Cecilia Fagerström has been promoted as new professor of health sciences. In her research, she focuses on improving the lives of elderly with complex health problems by using eHealth and structured caring processes, in particular based on patient participation and well-being research.
Cecilia Fagerström is a nurse who since obtaining her degree has worked with education and strategic questions within education. She has also worked with several national and international research teams.
“In my research, I’m passionate about developing knowledge about the conditions and quality of life of elderly, and how we can use eHealth to make improvements for staff and patients”, says Fagerström.
The objective is to develop structures in care that prevent health problems and hospital visits from taking over everyday life, which would mean that elderly risk leading limited lives with reduced quality of life. With the purpose to improve the quality of life for elderly, it is also crucial to support staff that meet elderly by developing tools, support and decision-making basis based on their needs, in order for them to make the correct judgements.
At the moment, Cecilia Fagerström is working together with junior and senior researchers in a research team focusing on questions relating to slow-healing wounds. Wound pain and infection is not uncommon among elderly patients and the research team works to produce knowledge that can help develop adequate pain relief and antibiotic use, and, as a result, also contribute to a faster healing process with reduced suffering for the patient.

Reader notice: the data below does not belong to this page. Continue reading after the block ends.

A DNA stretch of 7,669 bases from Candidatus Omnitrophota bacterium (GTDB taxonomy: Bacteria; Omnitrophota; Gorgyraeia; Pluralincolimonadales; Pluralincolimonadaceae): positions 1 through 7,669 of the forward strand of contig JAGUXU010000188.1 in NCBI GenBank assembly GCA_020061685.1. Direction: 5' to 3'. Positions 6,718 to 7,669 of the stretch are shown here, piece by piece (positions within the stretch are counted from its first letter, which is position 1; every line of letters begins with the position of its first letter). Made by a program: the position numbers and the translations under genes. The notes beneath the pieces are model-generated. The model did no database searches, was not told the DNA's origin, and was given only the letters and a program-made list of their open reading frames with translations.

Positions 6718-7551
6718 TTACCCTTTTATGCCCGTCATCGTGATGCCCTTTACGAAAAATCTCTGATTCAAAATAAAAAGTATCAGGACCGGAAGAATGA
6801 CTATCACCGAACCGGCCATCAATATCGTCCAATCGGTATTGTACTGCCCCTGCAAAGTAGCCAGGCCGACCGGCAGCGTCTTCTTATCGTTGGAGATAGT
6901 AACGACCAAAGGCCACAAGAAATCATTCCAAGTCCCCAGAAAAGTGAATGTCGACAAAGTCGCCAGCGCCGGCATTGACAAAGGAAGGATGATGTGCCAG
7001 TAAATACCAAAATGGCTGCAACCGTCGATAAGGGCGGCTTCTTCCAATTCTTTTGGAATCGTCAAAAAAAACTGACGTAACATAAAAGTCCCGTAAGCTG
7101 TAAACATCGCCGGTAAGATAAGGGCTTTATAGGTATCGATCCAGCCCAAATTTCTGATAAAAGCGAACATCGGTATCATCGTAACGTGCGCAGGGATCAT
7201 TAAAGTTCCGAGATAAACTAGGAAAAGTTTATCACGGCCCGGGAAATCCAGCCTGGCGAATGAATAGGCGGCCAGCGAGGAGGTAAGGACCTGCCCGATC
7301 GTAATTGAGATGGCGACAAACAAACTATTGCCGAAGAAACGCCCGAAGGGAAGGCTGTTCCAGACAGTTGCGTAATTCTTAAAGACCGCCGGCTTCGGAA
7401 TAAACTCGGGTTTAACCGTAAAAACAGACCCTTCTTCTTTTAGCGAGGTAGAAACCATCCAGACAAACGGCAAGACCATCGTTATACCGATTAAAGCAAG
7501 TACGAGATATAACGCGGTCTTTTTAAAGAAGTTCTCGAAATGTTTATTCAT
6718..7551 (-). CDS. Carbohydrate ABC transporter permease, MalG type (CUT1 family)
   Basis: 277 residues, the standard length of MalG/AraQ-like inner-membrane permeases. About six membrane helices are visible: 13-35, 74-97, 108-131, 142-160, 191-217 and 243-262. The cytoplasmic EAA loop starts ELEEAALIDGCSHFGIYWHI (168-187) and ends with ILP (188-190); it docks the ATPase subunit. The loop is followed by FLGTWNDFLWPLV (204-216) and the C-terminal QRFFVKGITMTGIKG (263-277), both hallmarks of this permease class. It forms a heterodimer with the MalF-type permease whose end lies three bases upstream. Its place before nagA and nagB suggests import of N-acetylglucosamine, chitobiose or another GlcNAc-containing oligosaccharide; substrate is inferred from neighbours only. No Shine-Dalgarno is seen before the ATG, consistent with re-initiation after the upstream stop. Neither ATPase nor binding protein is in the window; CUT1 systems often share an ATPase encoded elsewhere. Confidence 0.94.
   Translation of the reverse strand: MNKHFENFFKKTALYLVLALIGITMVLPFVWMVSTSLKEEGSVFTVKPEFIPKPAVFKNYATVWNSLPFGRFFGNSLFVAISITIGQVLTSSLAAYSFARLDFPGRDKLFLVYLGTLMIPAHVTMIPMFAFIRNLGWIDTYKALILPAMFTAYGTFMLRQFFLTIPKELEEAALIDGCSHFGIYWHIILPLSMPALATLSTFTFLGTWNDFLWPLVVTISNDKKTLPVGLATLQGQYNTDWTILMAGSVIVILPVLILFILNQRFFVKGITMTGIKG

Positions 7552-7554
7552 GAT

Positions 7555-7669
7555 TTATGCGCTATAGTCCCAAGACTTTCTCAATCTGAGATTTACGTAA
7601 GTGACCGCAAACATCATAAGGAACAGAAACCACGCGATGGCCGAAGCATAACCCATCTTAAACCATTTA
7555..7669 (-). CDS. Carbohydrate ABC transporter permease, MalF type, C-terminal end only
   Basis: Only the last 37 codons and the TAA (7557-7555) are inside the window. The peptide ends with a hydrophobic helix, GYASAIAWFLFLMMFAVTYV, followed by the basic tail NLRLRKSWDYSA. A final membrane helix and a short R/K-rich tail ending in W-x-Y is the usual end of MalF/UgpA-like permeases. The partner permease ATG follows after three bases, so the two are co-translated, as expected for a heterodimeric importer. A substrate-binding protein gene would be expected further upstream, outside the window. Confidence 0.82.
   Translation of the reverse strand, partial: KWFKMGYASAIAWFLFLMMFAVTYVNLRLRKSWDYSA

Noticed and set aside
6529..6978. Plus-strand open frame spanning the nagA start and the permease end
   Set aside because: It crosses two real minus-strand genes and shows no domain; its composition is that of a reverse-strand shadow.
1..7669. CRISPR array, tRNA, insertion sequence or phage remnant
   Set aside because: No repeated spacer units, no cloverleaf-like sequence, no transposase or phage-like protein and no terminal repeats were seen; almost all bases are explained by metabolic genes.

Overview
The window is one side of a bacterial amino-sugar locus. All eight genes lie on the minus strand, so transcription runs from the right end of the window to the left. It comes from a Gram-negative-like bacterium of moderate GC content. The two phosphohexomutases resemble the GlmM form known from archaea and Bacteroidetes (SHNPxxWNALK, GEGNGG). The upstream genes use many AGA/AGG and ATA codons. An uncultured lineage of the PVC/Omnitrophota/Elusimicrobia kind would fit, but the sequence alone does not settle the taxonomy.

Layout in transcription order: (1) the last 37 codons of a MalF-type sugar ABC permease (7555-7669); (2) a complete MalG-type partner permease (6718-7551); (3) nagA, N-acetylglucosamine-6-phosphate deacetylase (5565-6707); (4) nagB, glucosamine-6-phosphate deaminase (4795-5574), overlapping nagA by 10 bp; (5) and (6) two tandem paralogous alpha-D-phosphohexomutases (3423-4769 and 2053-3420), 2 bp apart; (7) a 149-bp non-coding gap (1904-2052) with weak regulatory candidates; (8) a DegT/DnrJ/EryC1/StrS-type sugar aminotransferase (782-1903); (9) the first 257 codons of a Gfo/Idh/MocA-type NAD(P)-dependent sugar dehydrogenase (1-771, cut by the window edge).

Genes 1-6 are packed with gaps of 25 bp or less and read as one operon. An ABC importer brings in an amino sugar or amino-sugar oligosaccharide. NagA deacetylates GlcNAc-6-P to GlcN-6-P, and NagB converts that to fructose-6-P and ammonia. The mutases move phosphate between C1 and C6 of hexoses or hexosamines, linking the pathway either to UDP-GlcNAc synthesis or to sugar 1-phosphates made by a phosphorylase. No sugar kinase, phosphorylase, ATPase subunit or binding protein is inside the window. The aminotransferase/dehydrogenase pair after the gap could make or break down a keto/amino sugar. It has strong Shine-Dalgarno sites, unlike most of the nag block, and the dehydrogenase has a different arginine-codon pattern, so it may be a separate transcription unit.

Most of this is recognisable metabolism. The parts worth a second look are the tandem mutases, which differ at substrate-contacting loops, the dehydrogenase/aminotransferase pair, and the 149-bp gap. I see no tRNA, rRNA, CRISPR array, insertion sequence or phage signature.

One of Fagerström’s projects deals with improving the continuity in care to ensure that people with complex health care needs get a secure and safe care throughout the health care supply chain. In focus here is the importance of seamless transitions and coordination of care at home. Fagerström also has another project in the pipeline that will study how ill health can be prevented by reducing sedentary habits among elderly and by using better and more sensitive screening instruments for mobility – an important health parameter for many age-related problems.
What is most exciting about having been appointed professor at Linnaeus University?
“It means incredibly much to me. It’s rewarding to have the opportunity to work at a big university like Linnaeus University and meet and work with so many creative and committed people with varying experiences in new constellations. At the moment, a clinical professorship is also being discussed together with Landstinget Blekinge. As professor of health sciences, I get the opportunity to work out a basis for decisions within health care and nursing with the objective to improve care for both patients and staff. This is a great responsibility but at the same time it feels exciting and challenging to take part in the development and shaping of the health care and nursing of the future.